Sharon Terry, chief executive of the Genetic Alliance, an advocacy group for people with genetic disorders that lobbied for the law, said she and other advocates were pleased by the outcome of the case in the Atlanta court, but surprised by both its substance and the dearth of other cases.
“Is the law so effective that employers are well-informed and not going there, or is this less of an issue than we thought it would be?” Ms. Terry said, adding that she thought there was some truth in both.
The case of the warehouse workers began more than two years ago when Atlas asked its loss prevention manager, Don Hill, to find out who was defecating in one of its warehouses where grocery store goods were stored. After looking at employee work schedules, Mr. Hill identified workers who he thought were present when the deeds were done. He asked a forensics lab to compare the DNA of men the company suspected with the DNA of the feces to see if there was a match.
Everyone knew about the problem, Mr. Lowe said. The workers were abuzz, wondering what sort of person could be doing it. Then, one day after his break, Mr. Lowe was ushered into a room by his supervisor. His union steward, a human resources manager and Mr. Hill were waiting for him.
“They sat me down and asked me did I know why I was asked to come upstairs,” Mr. Lowe said. “They asked if I knew about the feces. I said I had heard about it and thought it was gross. They asked me to take a DNA test because they had reason to believe it was me.”
He agreed to take the test, saying he feared for his job, and a forensics expert from the testing lab swabbed the inside of his cheek.
The lab results exonerated Mr. Lowe and another worker, Dennis Reynolds, who delivered food from the warehouse to grocery stores. But by then, Mr. Lowe had found a law firm, Barrett & Farahany, where three lawyers agreed to take the case. Mr. Reynolds joined Mr. Lowe in the lawsuit.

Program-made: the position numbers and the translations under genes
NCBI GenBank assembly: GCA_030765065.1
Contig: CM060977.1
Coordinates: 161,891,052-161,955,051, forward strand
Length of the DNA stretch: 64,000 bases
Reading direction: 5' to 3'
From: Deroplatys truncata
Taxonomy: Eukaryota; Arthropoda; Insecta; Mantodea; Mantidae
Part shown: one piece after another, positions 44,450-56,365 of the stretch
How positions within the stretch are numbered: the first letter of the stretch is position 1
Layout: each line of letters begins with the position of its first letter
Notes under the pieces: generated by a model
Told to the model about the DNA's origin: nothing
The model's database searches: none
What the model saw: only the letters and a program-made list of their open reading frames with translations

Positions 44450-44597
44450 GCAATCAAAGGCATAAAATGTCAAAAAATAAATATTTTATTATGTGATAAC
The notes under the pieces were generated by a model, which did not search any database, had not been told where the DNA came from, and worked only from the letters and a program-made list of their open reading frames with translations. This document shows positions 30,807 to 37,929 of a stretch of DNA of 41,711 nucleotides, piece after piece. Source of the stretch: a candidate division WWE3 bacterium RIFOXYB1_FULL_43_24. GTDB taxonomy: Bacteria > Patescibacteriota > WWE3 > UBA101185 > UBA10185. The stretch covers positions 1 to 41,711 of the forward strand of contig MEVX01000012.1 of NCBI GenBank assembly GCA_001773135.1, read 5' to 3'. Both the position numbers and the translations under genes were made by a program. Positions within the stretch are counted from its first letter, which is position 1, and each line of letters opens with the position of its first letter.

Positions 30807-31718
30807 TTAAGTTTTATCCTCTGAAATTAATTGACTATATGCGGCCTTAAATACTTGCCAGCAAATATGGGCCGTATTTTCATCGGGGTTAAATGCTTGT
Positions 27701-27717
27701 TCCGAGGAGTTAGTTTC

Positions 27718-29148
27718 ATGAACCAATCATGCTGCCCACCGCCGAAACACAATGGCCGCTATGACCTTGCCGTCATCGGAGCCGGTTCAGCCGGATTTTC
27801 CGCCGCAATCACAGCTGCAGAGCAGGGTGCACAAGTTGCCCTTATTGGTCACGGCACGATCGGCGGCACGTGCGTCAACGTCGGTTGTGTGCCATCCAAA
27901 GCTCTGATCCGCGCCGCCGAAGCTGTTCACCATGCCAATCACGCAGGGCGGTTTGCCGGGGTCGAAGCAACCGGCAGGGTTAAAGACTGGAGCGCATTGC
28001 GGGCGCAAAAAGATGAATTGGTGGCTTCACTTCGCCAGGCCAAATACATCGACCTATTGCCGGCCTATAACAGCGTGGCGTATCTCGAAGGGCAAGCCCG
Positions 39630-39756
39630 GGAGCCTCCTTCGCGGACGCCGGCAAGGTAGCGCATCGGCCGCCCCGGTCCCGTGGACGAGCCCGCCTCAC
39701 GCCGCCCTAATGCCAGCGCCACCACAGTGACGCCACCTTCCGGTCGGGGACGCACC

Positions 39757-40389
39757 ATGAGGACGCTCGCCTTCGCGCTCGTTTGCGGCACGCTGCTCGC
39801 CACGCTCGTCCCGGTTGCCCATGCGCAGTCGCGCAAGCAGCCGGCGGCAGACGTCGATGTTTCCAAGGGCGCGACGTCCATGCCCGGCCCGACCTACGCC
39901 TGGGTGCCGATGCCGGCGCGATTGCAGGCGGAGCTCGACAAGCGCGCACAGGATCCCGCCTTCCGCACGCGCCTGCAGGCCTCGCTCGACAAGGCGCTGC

The lawyers thought the men had a case because the genetics law had made it illegal “for an employer to request, require, or purchase genetic information with respect to an employee.” The question before the judge was whether the DNA samples Atlas requested constituted genetic information, even though they did not reveal disease genes or risk factors for disease.
Atlas’s lawyer, Mr. Kohler, said the DNA results from the test the company sought were not genetic information, and involved normal minute variations in DNA sequences that did not reveal anything about disease genes. The intent of the law, he added, was to prevent discrimination based on a genetic propensity to disease, and there was none in this case. Both men kept their jobs. (Mr. Reynolds has since left Atlas, and now works as a used-car salesman. Atlas never figured out who was responsible.)
But Judge Totenberg said the law defined genetic information as data arising from a genetic test. The DNA test used in this case, she ruled, qualified as a genetic test that revealed genetic information.
In June, the case will go to trial to determine damages. Ms. Roberts said the judge and jury would have little precedent to go by. The genetics law is different from other antidiscrimination laws that say employers cannot hire, fire or fail to promote a worker based on such things as race, sex or a disability. GINA says an employer cannot even ask for or buy genetic information.
“We have a lot of existing case law on how judges should award remedies for employment discrimination,” Ms. Roberts said. “But what happens when an employer obtains genetic information and does not act on it? Judges currently have little guidance.”
Gina Kolata, NY Times